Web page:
June 21st is National Aboriginal Day, a day to recognize the contribution, culture and struggles of our Aboriginal peoples. It was first enacted in 1996.
Just last year, the Truth and Reconciliation Commission of Canada reported details of the disturbing history of residential schools. For decades, up until the 1980s, Aboriginal children were forcibly removed from their homes and sent away to boarding schools where physical and sexual abuse were common. Children were denied their language, culture and family.
The death rate of residential school students was often double, triple, or even quadruple the death rate among children in the population at large. Parents were often not told details of their child’s death, or even where their children were buried.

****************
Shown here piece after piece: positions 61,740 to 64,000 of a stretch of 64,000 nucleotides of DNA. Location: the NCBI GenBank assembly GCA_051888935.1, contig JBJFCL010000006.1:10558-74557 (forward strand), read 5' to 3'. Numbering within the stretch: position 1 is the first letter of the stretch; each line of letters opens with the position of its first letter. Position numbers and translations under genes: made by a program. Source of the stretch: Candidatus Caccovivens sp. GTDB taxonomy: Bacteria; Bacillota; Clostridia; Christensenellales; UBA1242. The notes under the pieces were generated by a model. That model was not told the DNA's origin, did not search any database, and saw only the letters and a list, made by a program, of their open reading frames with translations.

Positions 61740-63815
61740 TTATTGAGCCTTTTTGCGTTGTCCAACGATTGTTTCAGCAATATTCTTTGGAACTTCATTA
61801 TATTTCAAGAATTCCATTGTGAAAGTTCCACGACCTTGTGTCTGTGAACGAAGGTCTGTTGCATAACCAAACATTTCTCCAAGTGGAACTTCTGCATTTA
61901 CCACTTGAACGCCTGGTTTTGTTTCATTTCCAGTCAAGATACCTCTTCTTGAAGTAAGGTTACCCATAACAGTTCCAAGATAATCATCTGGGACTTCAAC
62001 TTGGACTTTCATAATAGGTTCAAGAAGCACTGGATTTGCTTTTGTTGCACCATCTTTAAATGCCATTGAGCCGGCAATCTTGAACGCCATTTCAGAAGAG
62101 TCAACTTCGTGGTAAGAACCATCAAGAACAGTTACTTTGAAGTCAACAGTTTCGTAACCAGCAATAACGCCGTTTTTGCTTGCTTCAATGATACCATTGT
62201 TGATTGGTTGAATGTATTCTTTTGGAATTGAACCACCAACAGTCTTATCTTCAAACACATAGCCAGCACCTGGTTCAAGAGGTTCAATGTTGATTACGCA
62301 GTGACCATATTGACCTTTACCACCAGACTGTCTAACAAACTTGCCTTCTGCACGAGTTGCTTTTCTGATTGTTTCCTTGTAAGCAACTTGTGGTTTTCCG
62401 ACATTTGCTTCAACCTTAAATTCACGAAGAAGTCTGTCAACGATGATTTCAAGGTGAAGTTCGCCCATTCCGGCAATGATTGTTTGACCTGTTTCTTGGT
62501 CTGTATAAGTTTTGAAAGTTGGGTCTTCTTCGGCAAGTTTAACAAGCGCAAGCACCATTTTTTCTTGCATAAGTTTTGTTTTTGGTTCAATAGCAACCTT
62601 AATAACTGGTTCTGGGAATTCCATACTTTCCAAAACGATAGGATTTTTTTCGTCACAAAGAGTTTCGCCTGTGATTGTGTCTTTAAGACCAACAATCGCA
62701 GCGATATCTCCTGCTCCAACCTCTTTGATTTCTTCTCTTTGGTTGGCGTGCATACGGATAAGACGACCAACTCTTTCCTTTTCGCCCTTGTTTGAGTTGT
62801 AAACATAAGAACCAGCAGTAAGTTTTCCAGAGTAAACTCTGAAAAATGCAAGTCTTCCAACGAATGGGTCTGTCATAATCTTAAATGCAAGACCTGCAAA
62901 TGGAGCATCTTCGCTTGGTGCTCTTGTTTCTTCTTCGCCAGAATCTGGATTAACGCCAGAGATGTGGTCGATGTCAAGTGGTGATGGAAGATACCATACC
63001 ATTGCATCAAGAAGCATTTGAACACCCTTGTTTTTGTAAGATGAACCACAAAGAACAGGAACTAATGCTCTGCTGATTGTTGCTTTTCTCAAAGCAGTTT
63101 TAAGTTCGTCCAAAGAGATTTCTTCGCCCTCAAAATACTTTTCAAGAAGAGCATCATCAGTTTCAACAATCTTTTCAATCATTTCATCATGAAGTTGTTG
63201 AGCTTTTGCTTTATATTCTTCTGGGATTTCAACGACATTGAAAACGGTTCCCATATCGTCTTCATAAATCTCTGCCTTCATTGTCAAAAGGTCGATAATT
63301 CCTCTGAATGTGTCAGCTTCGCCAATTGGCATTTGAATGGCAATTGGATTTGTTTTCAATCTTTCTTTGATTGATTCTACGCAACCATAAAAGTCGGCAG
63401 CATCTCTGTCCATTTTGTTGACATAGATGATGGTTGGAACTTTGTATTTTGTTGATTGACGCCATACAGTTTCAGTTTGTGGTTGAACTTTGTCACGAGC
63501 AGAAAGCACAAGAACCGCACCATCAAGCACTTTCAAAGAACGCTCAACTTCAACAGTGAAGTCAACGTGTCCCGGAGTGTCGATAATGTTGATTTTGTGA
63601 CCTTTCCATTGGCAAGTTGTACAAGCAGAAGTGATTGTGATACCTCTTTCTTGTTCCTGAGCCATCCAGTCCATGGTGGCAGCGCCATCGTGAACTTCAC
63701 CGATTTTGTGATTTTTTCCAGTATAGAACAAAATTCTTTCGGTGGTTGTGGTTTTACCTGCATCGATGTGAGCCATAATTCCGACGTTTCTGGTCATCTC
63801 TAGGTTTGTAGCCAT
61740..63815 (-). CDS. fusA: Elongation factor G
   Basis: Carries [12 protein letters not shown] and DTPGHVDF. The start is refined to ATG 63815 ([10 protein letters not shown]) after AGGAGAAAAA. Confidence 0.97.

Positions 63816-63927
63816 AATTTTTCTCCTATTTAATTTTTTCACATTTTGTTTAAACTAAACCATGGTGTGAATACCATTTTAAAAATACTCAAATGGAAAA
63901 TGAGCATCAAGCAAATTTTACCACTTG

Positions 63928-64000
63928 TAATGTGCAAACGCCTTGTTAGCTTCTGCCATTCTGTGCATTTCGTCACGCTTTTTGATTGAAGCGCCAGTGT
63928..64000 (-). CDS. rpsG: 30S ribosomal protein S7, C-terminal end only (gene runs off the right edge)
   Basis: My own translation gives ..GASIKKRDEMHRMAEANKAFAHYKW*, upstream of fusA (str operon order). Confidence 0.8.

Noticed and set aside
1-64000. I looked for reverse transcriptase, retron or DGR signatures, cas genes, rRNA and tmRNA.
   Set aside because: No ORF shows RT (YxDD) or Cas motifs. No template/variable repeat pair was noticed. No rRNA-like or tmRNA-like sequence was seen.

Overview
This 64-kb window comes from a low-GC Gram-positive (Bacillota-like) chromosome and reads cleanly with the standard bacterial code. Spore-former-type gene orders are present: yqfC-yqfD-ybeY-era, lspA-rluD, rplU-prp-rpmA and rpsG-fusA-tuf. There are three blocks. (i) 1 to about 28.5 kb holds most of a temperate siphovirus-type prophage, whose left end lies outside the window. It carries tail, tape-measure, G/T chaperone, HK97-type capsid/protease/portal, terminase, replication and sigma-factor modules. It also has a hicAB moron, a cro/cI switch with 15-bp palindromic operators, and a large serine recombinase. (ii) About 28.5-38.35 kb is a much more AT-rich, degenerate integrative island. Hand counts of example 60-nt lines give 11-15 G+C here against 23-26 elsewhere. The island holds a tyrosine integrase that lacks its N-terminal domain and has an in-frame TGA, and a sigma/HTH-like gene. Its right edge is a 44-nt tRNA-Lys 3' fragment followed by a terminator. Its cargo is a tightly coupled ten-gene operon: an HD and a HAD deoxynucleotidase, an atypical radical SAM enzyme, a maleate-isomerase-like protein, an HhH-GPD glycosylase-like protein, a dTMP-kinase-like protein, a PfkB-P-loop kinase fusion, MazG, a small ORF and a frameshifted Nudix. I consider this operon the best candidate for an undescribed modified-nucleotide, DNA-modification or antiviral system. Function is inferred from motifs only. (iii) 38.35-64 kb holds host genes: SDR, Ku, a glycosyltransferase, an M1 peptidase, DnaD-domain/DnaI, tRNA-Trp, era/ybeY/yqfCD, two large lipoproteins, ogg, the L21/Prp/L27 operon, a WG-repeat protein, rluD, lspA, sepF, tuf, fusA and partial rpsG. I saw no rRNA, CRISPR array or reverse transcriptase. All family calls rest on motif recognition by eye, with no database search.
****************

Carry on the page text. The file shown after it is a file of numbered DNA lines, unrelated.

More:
It is, without question, one of the most shameful government policies in Canadian history, and one with repercussions on the lives of our Aboriginal peoples for generations to come. Unemployment, alcoholism, substance abuse, depression and suicide rates among Aboriginal communities are far higher than the Canadian population at large. The roots of many of these tragedies can be traced to residential schools and the impact of our treatment of Aboriginal people.
It will take far more than one day a year to reverse three centuries of damaging mistreatment.
The challenges our Aboriginal brothers and sisters face are complex, deep seated, and difficult to solve.
CUPE Alberta is committed to playing the long game. We will continue to stand in solidarity, to listen and act, and to work in partnership with First Nations to address these issues in a meaningful way.